Another aspect I want to discuss about the reunion show is the comments Kim makes about DeShawn’s barbeque. She said “I don’t want to go to DeShawn’s BBQ and eat chicken with NeNe”. NeNe challenged this by saying “we had lamb and shrimp so I found the comment suspect”. Kim’s comment is embedded in racist ideology. The fact that she assumed that there would be chicken at the barbeque plays on raical stereotypes of food that Black people eat. When NeNe calls her out, she says “I’m not racist. Half of my friends are black”. This response is full of what Stuart Hall calls “inferential racism”. In his essay “The Whites of Their Eyes” he says “inferential racism is naturalized representations of events and situations relating to race, whether “factual” or “fictional”, which have racist premises and propositions inscribed in them as a set of unquestioned assumptions” (91). Whether or not Kim meant this as a racist comment, it shows how certain symbols such as chicken become linked to black people. I am sure Kim isn’t the only person who thinks this. When I search watermelon on urban dictionary. com, the fruit is always linked to black people. As I conclude this post on reality television, the reunion show showed the women fighting more than the other housewives reunions I watched. I can’t help but wonder whether or not the producers of the show wanted to evoke the Sapphire image of these Black women for its white audience. This image is what many white Americans feel comfortable when dealing with images of Black women. The depictions of the Black Housewives were definitely different than those of the white housewives. This season focused more on fighting which begs the question “why”?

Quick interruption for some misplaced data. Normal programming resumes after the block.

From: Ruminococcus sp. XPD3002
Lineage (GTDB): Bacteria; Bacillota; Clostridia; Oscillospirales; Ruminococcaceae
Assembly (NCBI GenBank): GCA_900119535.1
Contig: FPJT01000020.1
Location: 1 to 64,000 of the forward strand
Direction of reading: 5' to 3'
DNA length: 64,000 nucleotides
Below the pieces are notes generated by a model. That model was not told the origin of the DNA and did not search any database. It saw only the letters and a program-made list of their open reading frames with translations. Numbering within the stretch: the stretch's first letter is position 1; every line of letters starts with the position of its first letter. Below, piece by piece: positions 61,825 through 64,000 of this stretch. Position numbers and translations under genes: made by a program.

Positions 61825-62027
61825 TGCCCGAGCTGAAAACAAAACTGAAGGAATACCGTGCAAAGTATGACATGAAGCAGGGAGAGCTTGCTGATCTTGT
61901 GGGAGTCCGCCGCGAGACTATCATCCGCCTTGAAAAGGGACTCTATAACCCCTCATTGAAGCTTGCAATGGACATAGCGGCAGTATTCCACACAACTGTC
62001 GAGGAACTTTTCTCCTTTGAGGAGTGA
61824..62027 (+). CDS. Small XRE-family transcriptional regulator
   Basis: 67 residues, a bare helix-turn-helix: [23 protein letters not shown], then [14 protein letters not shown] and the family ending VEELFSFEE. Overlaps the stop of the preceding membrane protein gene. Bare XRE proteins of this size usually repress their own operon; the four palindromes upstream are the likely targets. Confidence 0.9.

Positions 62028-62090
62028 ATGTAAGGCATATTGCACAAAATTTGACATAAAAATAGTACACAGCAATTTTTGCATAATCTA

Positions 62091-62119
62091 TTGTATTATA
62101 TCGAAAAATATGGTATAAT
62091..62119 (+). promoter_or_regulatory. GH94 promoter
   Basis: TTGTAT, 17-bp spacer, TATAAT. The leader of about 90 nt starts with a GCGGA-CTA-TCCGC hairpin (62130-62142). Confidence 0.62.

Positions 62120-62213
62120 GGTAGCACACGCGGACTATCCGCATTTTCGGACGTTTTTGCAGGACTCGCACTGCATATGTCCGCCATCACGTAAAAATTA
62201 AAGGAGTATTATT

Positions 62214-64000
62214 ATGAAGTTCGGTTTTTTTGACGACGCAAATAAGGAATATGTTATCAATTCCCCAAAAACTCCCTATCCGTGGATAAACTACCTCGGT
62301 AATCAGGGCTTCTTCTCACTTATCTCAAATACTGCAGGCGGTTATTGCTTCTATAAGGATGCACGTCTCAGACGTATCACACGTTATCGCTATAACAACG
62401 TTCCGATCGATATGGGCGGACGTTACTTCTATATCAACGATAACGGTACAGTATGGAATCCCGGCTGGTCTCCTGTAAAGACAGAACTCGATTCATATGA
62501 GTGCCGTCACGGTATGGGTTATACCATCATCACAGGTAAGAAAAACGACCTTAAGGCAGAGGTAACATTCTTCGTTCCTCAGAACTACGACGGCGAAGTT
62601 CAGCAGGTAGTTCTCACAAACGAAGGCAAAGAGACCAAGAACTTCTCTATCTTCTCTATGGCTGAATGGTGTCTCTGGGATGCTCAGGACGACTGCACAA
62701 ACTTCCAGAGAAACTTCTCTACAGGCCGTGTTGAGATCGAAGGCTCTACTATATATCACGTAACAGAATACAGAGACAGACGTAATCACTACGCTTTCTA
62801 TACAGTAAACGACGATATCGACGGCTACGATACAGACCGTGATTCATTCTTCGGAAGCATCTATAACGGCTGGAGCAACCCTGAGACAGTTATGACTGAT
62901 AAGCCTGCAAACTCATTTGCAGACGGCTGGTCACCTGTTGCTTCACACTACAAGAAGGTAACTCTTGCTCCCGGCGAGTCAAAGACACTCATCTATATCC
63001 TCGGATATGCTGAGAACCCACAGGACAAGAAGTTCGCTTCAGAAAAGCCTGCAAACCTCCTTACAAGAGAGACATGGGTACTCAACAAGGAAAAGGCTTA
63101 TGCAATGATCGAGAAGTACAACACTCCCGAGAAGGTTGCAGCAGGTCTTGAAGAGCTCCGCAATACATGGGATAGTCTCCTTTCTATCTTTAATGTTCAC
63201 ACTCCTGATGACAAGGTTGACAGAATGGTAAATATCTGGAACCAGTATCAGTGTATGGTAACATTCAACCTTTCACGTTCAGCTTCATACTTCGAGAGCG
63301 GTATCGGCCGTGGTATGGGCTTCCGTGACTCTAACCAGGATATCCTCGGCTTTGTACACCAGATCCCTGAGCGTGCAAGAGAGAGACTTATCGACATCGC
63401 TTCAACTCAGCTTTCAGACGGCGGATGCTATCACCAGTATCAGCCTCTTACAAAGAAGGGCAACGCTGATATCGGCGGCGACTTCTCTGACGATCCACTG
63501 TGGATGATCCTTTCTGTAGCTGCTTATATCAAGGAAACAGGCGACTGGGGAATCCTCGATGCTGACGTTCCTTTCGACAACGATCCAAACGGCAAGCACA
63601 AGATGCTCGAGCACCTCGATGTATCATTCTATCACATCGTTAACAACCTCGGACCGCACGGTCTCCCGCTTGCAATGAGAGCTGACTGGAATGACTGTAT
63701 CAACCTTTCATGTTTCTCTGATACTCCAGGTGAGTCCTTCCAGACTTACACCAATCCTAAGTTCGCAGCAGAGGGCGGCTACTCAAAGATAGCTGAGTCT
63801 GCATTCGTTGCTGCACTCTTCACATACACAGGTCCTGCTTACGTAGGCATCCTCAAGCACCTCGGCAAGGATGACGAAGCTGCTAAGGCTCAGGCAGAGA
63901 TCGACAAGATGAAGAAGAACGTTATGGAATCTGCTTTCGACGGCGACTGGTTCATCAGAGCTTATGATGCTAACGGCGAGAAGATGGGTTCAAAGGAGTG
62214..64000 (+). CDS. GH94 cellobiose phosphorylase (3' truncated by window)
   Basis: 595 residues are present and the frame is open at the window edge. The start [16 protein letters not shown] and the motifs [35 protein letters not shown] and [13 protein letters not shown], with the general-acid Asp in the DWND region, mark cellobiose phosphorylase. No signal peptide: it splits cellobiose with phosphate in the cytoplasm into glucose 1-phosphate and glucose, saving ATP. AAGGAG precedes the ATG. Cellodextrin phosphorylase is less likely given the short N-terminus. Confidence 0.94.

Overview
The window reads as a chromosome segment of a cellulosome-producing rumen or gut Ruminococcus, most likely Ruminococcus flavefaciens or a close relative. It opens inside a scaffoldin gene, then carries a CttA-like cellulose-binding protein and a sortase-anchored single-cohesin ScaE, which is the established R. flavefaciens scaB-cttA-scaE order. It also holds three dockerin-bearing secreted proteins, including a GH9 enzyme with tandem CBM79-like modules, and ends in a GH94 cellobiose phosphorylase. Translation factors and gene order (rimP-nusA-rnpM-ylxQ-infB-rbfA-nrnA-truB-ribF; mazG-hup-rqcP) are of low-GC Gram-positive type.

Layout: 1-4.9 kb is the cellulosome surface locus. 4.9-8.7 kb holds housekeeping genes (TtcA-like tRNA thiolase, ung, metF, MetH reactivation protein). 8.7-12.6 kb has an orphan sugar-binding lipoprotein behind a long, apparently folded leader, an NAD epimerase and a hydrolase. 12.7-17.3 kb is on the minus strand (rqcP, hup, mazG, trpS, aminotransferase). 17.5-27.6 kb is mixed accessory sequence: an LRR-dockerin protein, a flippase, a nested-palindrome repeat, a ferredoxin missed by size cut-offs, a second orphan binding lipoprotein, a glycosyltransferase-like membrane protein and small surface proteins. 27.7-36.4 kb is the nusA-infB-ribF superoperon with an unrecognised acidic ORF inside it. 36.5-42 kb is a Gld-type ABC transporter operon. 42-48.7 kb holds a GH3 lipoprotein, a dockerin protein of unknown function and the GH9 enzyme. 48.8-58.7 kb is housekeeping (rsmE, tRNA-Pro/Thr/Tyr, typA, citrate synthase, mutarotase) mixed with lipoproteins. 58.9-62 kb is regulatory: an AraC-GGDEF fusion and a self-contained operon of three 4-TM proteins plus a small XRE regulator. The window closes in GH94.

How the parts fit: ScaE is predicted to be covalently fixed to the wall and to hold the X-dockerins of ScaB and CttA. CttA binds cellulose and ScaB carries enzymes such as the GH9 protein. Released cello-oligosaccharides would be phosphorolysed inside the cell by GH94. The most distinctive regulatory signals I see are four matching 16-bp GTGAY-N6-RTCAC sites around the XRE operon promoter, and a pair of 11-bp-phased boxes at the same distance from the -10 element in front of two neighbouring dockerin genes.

Valerie said...

I enjoyed this blog entry. I found this entry while trying to understand the controversy around the chicken bbq comment that Kim made. I have a very delicate question I have not had the guts to ask anyone in person or on a message board. I am white and my family is not American. However, I grew up mostly in Atlanta, Ga. The RHoA was a silly little guilty pleasure of mine. However, when Kim made the chicken comment the whole internet lit up with cries of racism. Everyone seems to know that this comment could have been a racist comment. But no one really explains why that could have been a racist comment. Why are African Americans associated with chicken and is this really universally known? Growing up mostly in Atlanta I was surprised I had never heard this particular slur. My question is: Is it specifically insulting or just condescending? Is it a literal insult or metaphorical? I've tried google but all that does is confirm that it is used as a racially charged topic. I am sorry if I've offended you. I'm just trying to educate myself so that I don't make a fool out of myself in public. I'm horrified to think I've unintentionally offended someone. Thank you.